"This is a public health issue," said Houston, who is also a professor and holds the Knight Chair in investigative and enterprise reporting at the University of Illinois Journalism Department. "The reason you inspect restaurants is to make sure the public can eat safe and healthy food. And what other public health districts do is, they publicize their results or make them easy to get, so people know about the status of the food establishment and make their decision about the place they want to eat."

Plus, he said, restaurant owners seem to be in favor of the requirement.

"It's great for business if you're constantly passing inspections," Houston said.

Pam Dempsey, CU-CitizenAccess.org coordinator, said the organization receives inspection reports from public health each month through a Freedom of Information Act request.

"We continue to FOIA every inspection report every month, every food establishment inspected for the previous month," she said.

The health district sends CU-CitizenAccess.org 100 to 120 emails a month, with each one containing a separate inspection report, she said.

See failed restaurant inspection information on the CU-CitizenAccess.org website at: http://bit.ly/WDaqnN

Roberts said failed inspection reports show just part of the picture, but when people also see notices coded in green, they'll be able to dine out at the place they've selected with confidence.

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Andrew R. Timms wrote on October 18, 2013 at 7:10 am
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Isn't there a connection between The News-Gazette and CU-CitizenAccess?

Dan Corkery wrote on October 18, 2013 at 9:10 am
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Andrew, thank you for your question. Yes, we have a connection to CU-CitizenAccess.Org. In fact, we have a few connections.

Our owner, the Stevick Foundation, contributed start-up money to CU-CitizensAccess.org.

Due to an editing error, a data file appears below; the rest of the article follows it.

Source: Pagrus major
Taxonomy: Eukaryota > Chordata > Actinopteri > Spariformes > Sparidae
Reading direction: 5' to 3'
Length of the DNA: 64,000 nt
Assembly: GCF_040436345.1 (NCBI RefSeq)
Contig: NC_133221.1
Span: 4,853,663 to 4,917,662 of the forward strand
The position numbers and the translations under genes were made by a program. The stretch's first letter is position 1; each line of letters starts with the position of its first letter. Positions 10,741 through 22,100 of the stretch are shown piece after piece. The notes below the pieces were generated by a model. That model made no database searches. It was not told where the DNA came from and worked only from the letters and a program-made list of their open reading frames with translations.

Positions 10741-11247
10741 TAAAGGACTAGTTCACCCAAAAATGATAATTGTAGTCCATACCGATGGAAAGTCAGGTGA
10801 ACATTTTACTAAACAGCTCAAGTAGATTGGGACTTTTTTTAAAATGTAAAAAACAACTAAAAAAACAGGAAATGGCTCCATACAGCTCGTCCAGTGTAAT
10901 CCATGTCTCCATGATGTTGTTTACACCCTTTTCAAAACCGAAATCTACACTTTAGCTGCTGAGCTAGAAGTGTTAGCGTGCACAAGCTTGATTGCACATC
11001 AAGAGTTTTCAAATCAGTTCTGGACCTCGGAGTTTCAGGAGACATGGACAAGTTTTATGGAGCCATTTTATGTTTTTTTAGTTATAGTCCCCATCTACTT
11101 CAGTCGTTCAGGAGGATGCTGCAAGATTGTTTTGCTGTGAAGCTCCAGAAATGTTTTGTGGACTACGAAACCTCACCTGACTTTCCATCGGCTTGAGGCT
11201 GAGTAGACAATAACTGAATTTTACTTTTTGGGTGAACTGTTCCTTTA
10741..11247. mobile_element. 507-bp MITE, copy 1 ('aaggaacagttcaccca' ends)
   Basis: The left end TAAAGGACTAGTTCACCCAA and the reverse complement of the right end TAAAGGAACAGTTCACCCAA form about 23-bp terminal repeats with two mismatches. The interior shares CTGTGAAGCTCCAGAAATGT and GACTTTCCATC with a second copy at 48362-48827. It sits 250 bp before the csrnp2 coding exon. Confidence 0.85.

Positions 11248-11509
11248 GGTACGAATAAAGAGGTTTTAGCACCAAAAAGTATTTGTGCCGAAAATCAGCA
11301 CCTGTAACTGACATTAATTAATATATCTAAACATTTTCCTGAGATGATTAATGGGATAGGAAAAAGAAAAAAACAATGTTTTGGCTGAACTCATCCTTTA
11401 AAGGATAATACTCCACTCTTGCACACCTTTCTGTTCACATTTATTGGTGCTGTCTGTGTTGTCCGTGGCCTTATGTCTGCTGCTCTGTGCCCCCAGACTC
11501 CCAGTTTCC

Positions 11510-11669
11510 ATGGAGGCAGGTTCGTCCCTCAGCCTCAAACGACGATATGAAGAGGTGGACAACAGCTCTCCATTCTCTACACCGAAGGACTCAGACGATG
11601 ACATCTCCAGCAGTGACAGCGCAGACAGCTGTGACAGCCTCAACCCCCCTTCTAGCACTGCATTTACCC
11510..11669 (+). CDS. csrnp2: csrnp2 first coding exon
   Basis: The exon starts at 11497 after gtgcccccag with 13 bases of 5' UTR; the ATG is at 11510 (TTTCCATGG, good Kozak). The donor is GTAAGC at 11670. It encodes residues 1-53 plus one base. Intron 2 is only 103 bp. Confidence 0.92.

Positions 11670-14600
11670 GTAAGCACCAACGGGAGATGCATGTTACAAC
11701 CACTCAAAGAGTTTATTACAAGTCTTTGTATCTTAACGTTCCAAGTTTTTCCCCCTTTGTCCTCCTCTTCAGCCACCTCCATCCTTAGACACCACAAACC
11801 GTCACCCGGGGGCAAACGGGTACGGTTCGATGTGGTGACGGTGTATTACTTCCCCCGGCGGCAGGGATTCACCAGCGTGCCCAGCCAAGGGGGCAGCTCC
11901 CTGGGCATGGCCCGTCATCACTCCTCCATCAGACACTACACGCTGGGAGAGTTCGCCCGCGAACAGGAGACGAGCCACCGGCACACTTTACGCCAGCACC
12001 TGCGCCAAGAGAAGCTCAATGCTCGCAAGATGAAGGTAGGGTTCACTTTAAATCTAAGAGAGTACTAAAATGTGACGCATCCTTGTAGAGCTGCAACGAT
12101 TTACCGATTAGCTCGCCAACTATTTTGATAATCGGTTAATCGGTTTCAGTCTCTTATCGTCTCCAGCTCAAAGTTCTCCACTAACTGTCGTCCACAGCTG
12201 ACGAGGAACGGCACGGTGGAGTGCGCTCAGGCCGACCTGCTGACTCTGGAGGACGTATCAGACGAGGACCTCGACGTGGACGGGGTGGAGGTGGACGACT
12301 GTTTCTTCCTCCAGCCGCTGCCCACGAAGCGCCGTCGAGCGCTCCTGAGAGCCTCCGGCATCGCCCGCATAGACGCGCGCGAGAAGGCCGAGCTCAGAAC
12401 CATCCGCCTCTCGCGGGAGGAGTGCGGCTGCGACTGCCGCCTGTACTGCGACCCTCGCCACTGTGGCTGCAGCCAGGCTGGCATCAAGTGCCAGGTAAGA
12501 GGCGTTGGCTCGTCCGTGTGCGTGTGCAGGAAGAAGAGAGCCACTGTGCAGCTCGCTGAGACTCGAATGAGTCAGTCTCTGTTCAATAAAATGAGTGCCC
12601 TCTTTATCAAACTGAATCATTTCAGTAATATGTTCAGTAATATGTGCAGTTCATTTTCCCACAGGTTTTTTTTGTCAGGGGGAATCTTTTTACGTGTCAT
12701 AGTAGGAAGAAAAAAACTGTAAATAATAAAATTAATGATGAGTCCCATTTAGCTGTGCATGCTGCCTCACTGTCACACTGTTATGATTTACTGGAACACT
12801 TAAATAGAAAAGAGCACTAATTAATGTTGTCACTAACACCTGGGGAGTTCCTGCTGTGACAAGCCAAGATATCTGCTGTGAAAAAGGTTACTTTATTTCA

Further, we have published many of the organization's stories — including those about restaurant inspections. I meet with Brant Houston and Pam Dempsey, CU-CitizensAccess' editors, several times a year to discuss possible stories.

And our recently retired photo editor, Darrell Hoemann, has been shooting pictures for CU-CitizenAccess.

Andrew R. Timms wrote on October 18, 2013 at 12:10 pm
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Mr. Corkery

Those connections are extensive and relevant any time The News-Gaztte reports on CU-CitizenAccess. Why weren't they included?

Dan Corkery wrote on October 18, 2013 at 3:10 pm
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Andrew,

 Again, thank you for your comments.

 Yes, those connections were not explained in this particular story.

 But past stories (restaurant inspections, poverty, bridge inspections, economic interest forms, property inspections and other projects) have made clear that our owner has funded this organization. We commonly publish an explainer box with each CU-CitizenAccess piece we've published.

 And the fact that we have been publishing CU-CitizenAccess stories for nearly four years (since December 2009) indicates that there is a strong connection between us.

 I apologize if the ongoing cooperation between our two organizations was not clear.

Andrew R. Timms wrote on October 18, 2013 at 7:10 pm
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Mr. Corkery

Are you suggesting that past publication exempts the reporter from present and future inclusion of the on-going connection? That there comes a time when the reader is no longer entitled to determine for themselves whether or not there is bias in the story?

Is there currently a system for including "explainer boxes" in on-line publication?

Bulldogmojo wrote on October 18, 2013 at 8:10 am

Aren't they already viewable online? When I go into a restaurant I want to enjoy the atmosphere and not read about a stalk of brown celery some busy body health inspector saved me from. I think this town is already too aggressive against small business with it's fees and intrusions.